The need for better and cheaper access to child care, better support for families, improved access to mental health services and a solution to workforce shortages were they key issues identified by a panel of businesswomen during a forum with Deputy Leader of the Federal Opposition Sussan Ley and Federal Member for Petrie Luke Howarth.
The forum, of 17 women who represented a cross-section of small businesses, was held at Best Western North Lakes Hotel on Friday.
Those in attendance included women from real estate, health and medical, fitness, business development, motoring and childcare industries, and representatives from service organisations.
During the discussion, which lasted more than one hour, Ms Ley asked for candid feedback on issues facing women in the workplace and in business.
The participants did most of the talking, with Ms Ley happy to listen as the Opposition looks to develop new policies post the May election in which they lost Government.
She is the Shadow Minister for Women, Shadow Minister for Small and Family Business, and Shadow Minister for Industry, Skills and Training.
She said she took away a feeling of pride in young women and women who are entrepreneurs who are blazing a trail in their individual lives, small business or workplaces.
“I always say, ‘women don’t always realise the value they add and often doubt themselves’ but every single woman at this forum was extraordinary in their own way,” Ms Ley said.
“We’re at the stage where we’re developing new policies, so with valuable colleagues like Luke (Howarth), it’s about what can we do to better meet the needs of your community?
“Clearly, we had a strong message about child care today. Everyone was engaged around child care and the work-family balance. Those two things create passionate responses in women who often find that balance a difficult one, find the challenges of managing home and work and finances a difficult one because it is difficult.
“There’s takeaways for me about new policy ideas, new policy development … you won’t see announcements from us next week because we’re still listening to the Australian people and we want to get it right in every corner of this country and that includes an important area like Luke’s electorate of Petrie. It’s a vibrant, growing area of Brisbane.
“We heard about the number of vehicles on the road, the number of new residents coming to the area, housing challenges, child care access challenges … so there’s a range of challenges we want to get right when we design new policy for the future. This has been really valuable.”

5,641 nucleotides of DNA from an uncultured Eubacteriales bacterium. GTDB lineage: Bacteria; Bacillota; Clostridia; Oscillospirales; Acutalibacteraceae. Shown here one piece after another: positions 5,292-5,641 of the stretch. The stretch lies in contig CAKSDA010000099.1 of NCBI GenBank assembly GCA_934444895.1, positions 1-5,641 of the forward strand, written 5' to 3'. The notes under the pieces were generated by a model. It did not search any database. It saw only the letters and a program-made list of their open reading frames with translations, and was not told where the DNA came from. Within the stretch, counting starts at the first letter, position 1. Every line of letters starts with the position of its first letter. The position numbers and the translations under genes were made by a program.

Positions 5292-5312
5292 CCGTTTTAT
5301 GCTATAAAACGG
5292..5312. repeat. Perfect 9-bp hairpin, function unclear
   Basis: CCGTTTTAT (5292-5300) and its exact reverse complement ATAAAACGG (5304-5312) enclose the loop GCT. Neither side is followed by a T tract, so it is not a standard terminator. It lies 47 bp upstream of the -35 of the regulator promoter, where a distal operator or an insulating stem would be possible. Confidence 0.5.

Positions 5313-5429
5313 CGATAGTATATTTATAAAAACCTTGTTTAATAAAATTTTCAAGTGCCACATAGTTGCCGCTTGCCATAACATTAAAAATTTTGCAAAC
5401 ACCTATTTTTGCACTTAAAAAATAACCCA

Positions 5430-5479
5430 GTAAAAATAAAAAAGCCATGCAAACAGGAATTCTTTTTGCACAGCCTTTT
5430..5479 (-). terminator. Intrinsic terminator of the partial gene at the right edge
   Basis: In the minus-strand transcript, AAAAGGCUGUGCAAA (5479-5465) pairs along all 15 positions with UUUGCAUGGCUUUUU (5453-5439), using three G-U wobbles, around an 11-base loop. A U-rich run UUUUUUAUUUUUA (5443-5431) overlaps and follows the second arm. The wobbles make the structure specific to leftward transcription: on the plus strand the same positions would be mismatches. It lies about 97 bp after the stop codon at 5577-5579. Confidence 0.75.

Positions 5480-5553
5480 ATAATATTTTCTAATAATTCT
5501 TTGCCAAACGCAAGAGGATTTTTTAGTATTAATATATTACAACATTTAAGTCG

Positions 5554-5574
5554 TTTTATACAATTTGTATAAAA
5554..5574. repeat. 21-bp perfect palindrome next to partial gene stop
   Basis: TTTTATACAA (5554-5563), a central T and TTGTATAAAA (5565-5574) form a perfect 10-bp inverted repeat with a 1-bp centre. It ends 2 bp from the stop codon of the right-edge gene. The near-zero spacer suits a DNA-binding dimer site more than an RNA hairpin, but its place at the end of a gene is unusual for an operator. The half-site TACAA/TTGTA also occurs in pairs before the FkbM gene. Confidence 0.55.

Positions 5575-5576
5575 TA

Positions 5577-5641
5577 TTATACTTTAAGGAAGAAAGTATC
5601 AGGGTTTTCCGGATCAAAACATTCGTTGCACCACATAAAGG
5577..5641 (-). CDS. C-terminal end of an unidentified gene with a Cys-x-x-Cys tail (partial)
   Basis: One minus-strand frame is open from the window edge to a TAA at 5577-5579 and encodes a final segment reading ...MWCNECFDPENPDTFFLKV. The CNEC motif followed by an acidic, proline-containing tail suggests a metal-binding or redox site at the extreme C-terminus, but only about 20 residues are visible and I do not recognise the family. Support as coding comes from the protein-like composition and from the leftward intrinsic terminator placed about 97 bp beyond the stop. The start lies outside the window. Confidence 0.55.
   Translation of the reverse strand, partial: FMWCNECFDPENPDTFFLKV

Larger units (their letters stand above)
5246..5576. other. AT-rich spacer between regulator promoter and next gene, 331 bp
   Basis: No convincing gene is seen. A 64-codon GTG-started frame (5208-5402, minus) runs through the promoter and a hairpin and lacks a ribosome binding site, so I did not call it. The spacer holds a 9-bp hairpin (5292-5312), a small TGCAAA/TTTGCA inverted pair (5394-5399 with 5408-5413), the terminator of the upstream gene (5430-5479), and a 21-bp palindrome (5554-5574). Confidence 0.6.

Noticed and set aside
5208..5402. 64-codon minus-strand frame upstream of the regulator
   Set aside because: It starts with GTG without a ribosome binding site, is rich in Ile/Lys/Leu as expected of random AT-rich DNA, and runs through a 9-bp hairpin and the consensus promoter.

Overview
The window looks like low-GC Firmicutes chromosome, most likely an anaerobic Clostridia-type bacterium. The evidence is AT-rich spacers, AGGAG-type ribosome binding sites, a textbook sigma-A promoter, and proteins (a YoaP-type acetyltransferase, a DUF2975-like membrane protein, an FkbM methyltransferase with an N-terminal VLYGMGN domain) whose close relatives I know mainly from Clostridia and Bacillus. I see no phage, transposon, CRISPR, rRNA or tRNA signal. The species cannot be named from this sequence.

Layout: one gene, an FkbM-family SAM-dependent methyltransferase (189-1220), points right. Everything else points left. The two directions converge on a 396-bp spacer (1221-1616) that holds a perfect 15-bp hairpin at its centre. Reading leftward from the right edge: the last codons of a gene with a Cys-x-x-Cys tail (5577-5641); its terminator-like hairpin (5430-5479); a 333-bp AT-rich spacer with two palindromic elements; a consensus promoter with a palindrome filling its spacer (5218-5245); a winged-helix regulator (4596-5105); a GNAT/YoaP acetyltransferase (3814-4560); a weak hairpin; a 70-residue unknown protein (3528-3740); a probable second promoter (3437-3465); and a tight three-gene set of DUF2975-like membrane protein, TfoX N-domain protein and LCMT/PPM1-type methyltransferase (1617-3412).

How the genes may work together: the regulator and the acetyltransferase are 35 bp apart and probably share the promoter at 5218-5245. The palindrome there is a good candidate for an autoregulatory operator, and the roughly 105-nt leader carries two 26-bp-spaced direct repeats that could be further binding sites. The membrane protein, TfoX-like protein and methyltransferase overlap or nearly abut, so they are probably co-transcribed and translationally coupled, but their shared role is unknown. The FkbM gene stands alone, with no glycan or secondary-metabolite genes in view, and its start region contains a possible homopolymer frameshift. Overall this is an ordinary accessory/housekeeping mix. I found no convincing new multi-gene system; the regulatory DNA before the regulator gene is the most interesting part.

Addressing mental health challenge
When it comes to dealing with mental health challenges, Ms Ley says the former Coalition Government had entered into “a really significant mental health partnership with State Governments”.
“I’m not sure how that’s being rolled out in Queensland, but I hope it’s being rolled out in the way in which we intended it to be which was that we support people in that critical stage of the link between a mental health crisis and rebuilding your lives in the community. The message we always have had is that there’s a gap there.
“For young people, who have gone through a crisis, we need ongoing support. There was a multi-billion-dollar mental health partnership which was available for every state government. I hope that is being used well. I note that in the recent budget there was actually a cut to public health funding from the current government by about $2.4 billion in the forward item items in the budget.”
Ms Ley said workforce shortages were also compounding mental health challenges, with a lack of clinicians.
“There is a lot of mental health support out there but there’s also a workforce shortage and one of the things … I’ve been quite critical of the new government over is the fact that we have a workforce shortage across the board … this government is sitting on its hands and not getting on with straight-forward measures which would bring workers into this country perhaps on a short to medium-term basis because we haven’t had the migrant workforce, backpacker labour when it comes to farm jobs for the whole period of COVID. We’ve got some catching up to do,” she said.
Broad spectrum of opinion
Federal Member for Petrie Luke Howarth, who organised the forum, said the purpose was to bring together a range of women – different ages, professions – from across the electorate.
“I just thought everyone in the room was pretty remarkable and they’re just people that I’ve met … they don’t vote a certain way. I think the number one thing you can do as a federal member of Parliament is to listen,” he said.
“If you listen and respect what people are saying, it helps you to be a better member of Parliament. For me, it’s just about connecting with women through the electorate and understanding what each of them is going through. It will help me be a stronger voice for the people of Petrie.”
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